For free initial advice and guidance call our Probate Advisors on 03306069584 or contact us online and we will help you.
If you are going through the Probate process, you will need to search for all the assets in the Estate, and all the beneficiaries, to ensure that nothing is missed.
Or if you are looking for historic Grants of Probate or Wills in England or Wales, you can do a Probate search on the gov.uk website.
What is Probate?
When someone dies, all their possessions will be left behind, such as their home, bank accounts, possessions and pension. If the deceased person left a Will, their Executor will be responsible for sorting out these assets, which are known collectively as the Estate.
Normally an Executor will have to get the legal authority to deal with the assets in an Estate. To do this, he/she must go through a legal process called Probate. This involves getting a Grant of Probate from the Probate Registry, finding all the assets that the deceased person owned, and distributing them to the beneficiaries named in their Will.
If the deceased person died without making a Will, it is still necessary to go through the Probate process. The person who applies for Probate will often be one of the beneficiaries. A set of laws, called the Rules of Intestacy, decide who the beneficiaries are.
During Probate, it’s the Executor’s responsibility to gather in all the assets in the Estate. If something is missed, it won’t be accounted for and the beneficiaries won’t receive their full inheritance. The Executor could be held personally accountable for a mistake such as this, even if it was a genuine error.
Therefore the Executor needs to undertake thorough searches to ensure all the deceased’s assets are found. This can be difficult, particularly when the Executor had little regular contact with the deceased, and if there are foreign assets such as property or a pension.
An Executor will also need to find all the beneficiaries who are named in the Will. Again, this can pose problems because some beneficiaries may have lost touch with the deceased. If so, the Executor won’t have their contact details, and so will need to search for them instead. This can be done through general enquiries, newspaper advertisements and a genealogist; for more information see What Happens if a Beneficiary can’t be Found?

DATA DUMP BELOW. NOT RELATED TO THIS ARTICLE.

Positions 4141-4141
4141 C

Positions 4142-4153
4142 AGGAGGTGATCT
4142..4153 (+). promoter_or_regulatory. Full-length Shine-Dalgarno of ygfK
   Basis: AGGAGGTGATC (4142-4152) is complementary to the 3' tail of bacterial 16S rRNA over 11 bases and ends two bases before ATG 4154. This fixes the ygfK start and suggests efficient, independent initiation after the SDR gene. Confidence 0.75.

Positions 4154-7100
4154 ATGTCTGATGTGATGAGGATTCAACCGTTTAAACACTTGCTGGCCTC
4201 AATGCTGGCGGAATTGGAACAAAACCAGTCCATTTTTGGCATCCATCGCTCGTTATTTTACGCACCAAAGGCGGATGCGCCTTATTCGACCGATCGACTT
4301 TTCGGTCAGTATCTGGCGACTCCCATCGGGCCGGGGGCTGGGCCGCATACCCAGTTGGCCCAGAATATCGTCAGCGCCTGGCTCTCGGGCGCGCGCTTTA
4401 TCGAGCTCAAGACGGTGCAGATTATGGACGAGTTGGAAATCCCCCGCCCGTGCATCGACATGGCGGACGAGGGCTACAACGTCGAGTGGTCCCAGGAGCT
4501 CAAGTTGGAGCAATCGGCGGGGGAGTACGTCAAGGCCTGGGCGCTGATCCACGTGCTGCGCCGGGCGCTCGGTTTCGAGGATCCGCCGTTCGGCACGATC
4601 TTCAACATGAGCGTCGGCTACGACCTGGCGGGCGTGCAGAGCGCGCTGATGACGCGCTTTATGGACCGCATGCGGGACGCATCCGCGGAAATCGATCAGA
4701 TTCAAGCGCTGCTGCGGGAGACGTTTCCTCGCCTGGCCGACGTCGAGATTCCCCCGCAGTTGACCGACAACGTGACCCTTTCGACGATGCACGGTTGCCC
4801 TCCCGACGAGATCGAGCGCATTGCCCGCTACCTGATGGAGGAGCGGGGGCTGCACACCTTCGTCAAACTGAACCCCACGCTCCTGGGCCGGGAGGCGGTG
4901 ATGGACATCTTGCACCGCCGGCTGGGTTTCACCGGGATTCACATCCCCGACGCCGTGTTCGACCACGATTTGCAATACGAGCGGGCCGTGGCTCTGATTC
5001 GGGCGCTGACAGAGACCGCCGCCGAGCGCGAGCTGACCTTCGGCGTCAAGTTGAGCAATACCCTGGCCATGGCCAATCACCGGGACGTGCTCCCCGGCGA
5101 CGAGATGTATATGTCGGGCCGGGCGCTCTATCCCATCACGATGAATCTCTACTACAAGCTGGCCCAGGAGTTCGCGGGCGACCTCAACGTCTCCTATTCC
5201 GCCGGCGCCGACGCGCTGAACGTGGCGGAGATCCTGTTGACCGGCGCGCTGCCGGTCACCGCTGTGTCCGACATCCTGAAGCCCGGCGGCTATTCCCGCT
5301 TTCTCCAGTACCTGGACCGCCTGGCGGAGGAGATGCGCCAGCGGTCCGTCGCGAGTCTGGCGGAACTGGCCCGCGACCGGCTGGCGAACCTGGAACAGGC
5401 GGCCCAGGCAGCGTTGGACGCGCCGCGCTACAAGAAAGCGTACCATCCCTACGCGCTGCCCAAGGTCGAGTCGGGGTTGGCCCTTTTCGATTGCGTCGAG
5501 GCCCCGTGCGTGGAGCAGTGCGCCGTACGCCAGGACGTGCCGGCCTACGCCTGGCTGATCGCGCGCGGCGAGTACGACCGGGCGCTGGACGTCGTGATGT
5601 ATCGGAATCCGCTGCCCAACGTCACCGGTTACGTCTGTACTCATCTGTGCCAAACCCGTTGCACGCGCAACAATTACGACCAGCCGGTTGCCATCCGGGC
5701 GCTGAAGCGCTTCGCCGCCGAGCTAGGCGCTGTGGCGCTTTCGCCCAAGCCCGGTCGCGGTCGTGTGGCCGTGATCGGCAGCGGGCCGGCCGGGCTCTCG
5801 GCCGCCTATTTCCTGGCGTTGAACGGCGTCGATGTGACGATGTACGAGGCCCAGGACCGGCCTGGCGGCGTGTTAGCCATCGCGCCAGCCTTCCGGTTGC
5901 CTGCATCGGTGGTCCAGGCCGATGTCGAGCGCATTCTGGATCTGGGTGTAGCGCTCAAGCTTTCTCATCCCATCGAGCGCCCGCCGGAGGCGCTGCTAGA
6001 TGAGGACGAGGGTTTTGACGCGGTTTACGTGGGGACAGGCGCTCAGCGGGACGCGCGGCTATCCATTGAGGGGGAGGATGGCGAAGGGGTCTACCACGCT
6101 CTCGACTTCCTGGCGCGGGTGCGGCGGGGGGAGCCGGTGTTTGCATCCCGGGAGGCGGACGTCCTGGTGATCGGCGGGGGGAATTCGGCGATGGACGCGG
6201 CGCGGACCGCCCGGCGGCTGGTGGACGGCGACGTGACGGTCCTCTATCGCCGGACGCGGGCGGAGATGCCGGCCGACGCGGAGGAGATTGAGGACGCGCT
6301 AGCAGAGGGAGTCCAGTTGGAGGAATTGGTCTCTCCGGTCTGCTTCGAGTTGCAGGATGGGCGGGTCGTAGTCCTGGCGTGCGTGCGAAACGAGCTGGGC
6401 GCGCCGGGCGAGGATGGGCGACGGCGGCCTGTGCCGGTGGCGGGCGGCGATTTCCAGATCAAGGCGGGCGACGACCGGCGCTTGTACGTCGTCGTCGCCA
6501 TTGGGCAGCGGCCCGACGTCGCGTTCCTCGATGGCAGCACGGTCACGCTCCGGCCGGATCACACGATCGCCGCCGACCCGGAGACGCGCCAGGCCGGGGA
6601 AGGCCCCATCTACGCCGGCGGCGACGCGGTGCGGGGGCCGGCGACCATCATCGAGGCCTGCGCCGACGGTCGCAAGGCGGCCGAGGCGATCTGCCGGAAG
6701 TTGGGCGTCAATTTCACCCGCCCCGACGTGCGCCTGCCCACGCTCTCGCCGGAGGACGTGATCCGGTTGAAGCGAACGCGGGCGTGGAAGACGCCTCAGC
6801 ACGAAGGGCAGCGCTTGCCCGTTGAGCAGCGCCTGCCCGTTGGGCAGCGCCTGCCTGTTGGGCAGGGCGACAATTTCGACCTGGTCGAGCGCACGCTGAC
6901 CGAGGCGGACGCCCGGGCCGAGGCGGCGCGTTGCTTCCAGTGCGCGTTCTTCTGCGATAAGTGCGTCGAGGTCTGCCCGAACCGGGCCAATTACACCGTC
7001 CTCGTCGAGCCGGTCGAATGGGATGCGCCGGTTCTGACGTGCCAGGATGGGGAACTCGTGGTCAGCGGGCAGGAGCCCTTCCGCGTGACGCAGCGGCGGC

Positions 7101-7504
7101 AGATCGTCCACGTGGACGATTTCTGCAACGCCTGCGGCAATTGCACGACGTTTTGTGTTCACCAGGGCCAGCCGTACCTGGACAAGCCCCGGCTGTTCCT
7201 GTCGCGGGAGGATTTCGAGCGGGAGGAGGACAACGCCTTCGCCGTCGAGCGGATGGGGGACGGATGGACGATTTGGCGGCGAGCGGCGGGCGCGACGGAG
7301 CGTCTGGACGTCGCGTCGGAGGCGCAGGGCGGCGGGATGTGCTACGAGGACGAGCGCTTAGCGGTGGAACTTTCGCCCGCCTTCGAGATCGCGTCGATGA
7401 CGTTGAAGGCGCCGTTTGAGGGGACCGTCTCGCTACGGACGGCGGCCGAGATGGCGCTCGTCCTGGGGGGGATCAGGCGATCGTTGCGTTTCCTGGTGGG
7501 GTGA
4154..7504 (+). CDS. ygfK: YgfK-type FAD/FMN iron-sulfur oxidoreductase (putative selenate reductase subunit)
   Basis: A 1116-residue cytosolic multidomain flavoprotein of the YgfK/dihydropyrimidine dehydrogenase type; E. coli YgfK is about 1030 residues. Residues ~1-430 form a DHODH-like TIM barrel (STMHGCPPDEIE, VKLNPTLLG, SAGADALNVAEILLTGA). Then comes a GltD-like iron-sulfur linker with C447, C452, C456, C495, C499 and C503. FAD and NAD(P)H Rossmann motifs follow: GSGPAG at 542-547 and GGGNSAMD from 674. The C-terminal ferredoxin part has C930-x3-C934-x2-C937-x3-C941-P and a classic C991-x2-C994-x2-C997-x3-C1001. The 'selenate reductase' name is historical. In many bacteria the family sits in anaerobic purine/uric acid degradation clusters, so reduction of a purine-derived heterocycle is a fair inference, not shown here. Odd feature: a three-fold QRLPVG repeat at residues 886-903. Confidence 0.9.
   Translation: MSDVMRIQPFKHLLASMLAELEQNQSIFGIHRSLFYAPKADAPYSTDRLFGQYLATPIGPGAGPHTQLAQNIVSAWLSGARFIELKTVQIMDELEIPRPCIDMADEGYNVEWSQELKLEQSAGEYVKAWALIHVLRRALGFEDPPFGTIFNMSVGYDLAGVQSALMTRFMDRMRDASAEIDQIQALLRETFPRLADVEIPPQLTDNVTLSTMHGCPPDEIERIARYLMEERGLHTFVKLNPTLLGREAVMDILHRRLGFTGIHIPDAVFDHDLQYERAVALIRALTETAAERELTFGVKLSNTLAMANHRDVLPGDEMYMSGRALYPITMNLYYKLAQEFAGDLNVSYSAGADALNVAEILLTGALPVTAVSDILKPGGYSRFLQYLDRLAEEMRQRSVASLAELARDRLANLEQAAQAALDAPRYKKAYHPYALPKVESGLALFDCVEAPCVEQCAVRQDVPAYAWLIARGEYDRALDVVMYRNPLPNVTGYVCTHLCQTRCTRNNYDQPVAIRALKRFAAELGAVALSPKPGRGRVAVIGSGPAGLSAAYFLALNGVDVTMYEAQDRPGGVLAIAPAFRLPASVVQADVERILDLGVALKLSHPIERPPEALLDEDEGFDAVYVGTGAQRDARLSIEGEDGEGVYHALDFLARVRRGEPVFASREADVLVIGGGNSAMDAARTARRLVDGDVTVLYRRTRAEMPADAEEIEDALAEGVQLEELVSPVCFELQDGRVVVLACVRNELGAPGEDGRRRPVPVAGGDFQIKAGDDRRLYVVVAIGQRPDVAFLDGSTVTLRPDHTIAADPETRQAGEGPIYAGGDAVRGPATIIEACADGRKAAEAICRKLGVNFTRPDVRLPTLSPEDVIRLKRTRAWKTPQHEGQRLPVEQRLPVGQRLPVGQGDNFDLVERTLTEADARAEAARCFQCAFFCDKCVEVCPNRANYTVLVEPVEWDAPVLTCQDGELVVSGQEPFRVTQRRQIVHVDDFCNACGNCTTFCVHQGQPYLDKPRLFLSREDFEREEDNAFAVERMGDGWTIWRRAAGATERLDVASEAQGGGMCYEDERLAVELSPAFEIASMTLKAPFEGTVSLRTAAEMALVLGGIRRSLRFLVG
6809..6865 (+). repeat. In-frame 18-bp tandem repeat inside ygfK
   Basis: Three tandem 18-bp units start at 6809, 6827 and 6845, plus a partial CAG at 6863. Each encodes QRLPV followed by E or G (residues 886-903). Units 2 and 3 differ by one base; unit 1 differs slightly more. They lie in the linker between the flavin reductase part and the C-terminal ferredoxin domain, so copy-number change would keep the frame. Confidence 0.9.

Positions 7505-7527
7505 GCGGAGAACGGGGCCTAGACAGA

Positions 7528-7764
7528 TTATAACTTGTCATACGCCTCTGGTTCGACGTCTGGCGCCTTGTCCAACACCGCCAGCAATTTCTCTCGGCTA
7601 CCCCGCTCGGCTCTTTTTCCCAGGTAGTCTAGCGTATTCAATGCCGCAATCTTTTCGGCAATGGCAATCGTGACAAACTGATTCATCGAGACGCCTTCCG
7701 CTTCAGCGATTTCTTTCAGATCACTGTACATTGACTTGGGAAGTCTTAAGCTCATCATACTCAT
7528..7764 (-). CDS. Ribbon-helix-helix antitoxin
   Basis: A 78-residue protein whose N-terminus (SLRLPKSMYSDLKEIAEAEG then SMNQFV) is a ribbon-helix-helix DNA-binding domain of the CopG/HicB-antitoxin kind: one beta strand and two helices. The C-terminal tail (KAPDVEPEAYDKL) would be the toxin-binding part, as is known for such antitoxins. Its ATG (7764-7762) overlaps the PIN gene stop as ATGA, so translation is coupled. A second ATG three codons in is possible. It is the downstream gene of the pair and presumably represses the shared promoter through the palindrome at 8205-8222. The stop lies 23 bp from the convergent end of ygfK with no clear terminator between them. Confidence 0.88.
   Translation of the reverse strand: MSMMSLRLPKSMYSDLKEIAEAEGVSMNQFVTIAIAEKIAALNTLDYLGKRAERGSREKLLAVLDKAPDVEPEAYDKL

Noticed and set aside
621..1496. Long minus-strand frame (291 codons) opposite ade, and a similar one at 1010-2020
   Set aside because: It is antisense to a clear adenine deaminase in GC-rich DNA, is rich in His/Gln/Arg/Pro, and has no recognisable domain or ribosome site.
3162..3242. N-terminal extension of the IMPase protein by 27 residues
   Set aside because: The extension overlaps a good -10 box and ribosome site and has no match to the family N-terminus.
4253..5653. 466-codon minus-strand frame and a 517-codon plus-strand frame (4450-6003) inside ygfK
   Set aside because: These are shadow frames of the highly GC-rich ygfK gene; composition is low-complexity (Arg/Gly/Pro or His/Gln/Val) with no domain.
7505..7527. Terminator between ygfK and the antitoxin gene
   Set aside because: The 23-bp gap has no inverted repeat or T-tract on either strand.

If a missing beneficiary is not found but later comes forward, he/she would be entitled to claim their share of the inheritance. Unless provisions have been put in place, the Executor will need to pay this from their own pocket.
So completing the necessary Probate searches is absolutely vital, or the Executor could be held responsible for anything that is overlooked. If you have been named as an Executor and are concerned about carrying out these Probate searches alone, our Probate Specialists can help you.
With our Probate Complete Service we take full responsibility for getting Grant of Probate and dealing with the Legal, Tax (excl VAT), Property and Estate Administration affairs.
Grant of Probate Search
Alternatively you may be looking for an old Grant of Probate or a Will. Often it’s possible to find these documents, because when a Will goes to Probate it becomes a public document, as does the Grant of Probate.
Normally after a Grant of Probate is issued by the Probate Registry, the public will be able to access it within 14 days.
You can start your search by looking on the Government website. This allows you to find a Will or Grant of Probate for people who died in or after 1858. To search the Probate records, you’ll need the name of the deceased and the year of their death.
For free initial advice and guidance call our Probate Advisors on 03306069584 or contact us online and we will call you.